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August 6, 2019

Kicking the Myth About Sarasota in Summer

Editor’s Note: This article was originally published in SRQ on August 3, 2019. Roxie Jerde is president and CEO of the Community Foundation of Sarasota County

There is a prevailing myth about Sarasota in the summertime. Supposedly, the scorching heat and sudden rain showers drive our beloved visitors away, and activity in our town grinds to a halt, pausing life before seasonal residents return. While there is no denying our region’s population ebbs and flows across the calendar, in my experience, the spirit and enthusiasm of our community never wanes, especially for those of us who live here year-round.

For young learners and their families, summer is a time to dive into a world of exciting possibilities, discover something new and become closer and more connected than ever before while having some fun along the way. Summer learning acts like a refreshing breeze that energizes our children, families and community to broaden their horizons, with our local schools at the ready. I find the intersection of all these opportunities is at the heart of the Sarasota County School District’s Summer Learning Academies.

Since their beginnings as a pilot program in 2012, powered by the vision of Joe and Mary Kay Henson and Dr. Barbara Shirley at Alta Vista Elementary School, Summer Learning Academies have taken a leading role in helping improve early literacy through a two-generation approach and empower families with a broad range of supports to reach their full potential.

From the moment the last school bell rings, the shadow of summer learning loss – “summer slide” – looms large over our community’s most vulnerable families, leaving many schoolchildren returning to school behind their peers. Summer Learning Academies in Sarasota County are high-quality, free summer programs designed to prepare incoming kindergarten students to enter the classroom ready to learn, prevent summer learning loss for those returning, and close the achievement gap for all through intentional learning time.

This summer, we reached a “first” for our community in summer learning. For six weeks, schoolteachers at all 12 Title 1 elementary schools continued their important role, leading four-day-a-week lessons beginning at 9am with more than 1,800 students enrolled. From building robotic tadpoles to brainstorming solutions to save our oceans, these morning academic lessons are integrally tied to curriculum to ensure meaningful connections are matched with educational standards.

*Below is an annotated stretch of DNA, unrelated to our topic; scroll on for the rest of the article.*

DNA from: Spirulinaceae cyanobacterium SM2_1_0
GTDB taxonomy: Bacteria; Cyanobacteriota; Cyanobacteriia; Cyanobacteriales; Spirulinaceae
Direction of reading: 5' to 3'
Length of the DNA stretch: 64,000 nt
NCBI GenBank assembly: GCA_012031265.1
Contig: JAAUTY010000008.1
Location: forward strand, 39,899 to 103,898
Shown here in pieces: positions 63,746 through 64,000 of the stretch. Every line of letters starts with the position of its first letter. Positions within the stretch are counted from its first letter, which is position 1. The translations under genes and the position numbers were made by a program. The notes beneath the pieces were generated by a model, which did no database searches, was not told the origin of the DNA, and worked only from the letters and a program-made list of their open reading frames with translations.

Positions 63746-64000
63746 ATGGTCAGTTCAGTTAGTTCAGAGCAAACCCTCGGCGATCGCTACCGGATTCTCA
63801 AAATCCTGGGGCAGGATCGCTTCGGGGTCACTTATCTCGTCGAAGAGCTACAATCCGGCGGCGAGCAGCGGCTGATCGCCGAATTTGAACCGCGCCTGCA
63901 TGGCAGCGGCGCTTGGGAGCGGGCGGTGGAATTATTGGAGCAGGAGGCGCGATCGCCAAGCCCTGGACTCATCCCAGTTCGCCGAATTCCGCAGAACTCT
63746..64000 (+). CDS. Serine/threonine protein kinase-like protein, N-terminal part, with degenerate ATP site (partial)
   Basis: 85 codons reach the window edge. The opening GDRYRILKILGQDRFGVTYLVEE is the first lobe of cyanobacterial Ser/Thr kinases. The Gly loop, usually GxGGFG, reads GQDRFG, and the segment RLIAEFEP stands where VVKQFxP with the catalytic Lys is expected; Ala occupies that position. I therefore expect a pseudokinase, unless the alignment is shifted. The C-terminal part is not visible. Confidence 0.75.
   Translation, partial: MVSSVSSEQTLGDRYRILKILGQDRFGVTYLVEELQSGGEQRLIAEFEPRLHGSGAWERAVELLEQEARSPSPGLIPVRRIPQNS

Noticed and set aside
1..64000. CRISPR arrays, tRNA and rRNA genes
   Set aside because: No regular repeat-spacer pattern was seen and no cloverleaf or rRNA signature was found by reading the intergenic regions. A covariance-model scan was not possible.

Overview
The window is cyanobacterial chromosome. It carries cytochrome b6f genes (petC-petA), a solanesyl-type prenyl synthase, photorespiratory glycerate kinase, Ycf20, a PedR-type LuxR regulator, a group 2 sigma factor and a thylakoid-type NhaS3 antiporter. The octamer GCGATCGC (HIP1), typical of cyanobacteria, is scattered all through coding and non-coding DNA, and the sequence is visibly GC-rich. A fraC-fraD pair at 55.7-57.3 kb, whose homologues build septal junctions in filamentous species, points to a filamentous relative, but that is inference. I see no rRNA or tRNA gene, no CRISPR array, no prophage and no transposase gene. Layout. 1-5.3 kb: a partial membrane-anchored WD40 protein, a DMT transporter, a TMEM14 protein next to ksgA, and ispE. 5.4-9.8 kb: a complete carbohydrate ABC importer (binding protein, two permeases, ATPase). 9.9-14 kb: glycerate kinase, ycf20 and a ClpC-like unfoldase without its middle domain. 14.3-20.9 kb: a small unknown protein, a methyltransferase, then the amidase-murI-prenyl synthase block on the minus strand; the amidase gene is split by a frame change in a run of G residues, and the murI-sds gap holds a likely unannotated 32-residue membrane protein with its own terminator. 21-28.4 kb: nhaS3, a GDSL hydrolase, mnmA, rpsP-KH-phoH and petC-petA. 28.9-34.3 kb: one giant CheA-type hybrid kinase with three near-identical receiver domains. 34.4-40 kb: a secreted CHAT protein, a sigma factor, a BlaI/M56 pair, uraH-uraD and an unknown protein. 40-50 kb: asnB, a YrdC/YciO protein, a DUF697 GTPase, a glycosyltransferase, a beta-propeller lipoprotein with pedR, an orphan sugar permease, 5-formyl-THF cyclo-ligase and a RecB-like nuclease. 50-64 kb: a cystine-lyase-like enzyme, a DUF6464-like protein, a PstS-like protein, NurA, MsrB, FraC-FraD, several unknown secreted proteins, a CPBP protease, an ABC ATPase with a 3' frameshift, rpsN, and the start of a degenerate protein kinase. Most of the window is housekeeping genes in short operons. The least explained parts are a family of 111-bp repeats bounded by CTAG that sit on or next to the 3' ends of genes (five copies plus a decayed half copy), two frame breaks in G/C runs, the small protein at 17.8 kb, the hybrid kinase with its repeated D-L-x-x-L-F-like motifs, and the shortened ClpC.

And the work in education doesn’t just continue in the summer with our teachers. We were proud to support the afternoon enrichment experiences this year that round out the daily plan of Summer Learning Academies. This means relying on the educators connecting with our dynamic arts and science organizations who also contribute to the richness of our community all year long.

Educators and community members across our four counties recognize these merits and share their experiences, talents, and gifts to build meaningful experiences for families. Just this summer, young learners were able to learn and grow with students from the Ringling College of Art and Design, clowns from the Circus Arts Conservatory, artists supported by the Van Wezel Foundation, and many more terrific local nonprofits. These opportunities are not only available to current K-3 students, but also to incoming kindergarteners, preparing them to enter the classroom and learn starting on day one.

Reflecting our multi-generational philosophy, parents are also enriched through the Summer Learning Academies. Once a week, parents and family members of the students take part in an evening session together called “Parent University.” These classes cover topics such as family wellness, career development and English education to empower parents to take an active role in their child’s education. With the whole family involved, young learners, parents and educators feel like they are a part of a connected community with a powerful shared goal.

As a testament to all the community members who make these opportunities possible, the Suncoast Campaign for Grade-Level Reading was recognized this year as a national pacesetter for the national Campaign for Grade-Level Reading. None of these achievements would’ve been possible without the energy and support of the broad coalition of community members behind the ideals of summer learning.

If you still think of Sarasota in the dog days of summer as slow and uneventful, your homework will show something different. Our community and its zeal for learning has never been livelier with Summer Learning Academies leading the charge in transforming the lives of families through education.


Photo courtesy of Suncoast Campaign for Grade-Level Reading: Students read at Sarasota’s Summer Learning Academy.

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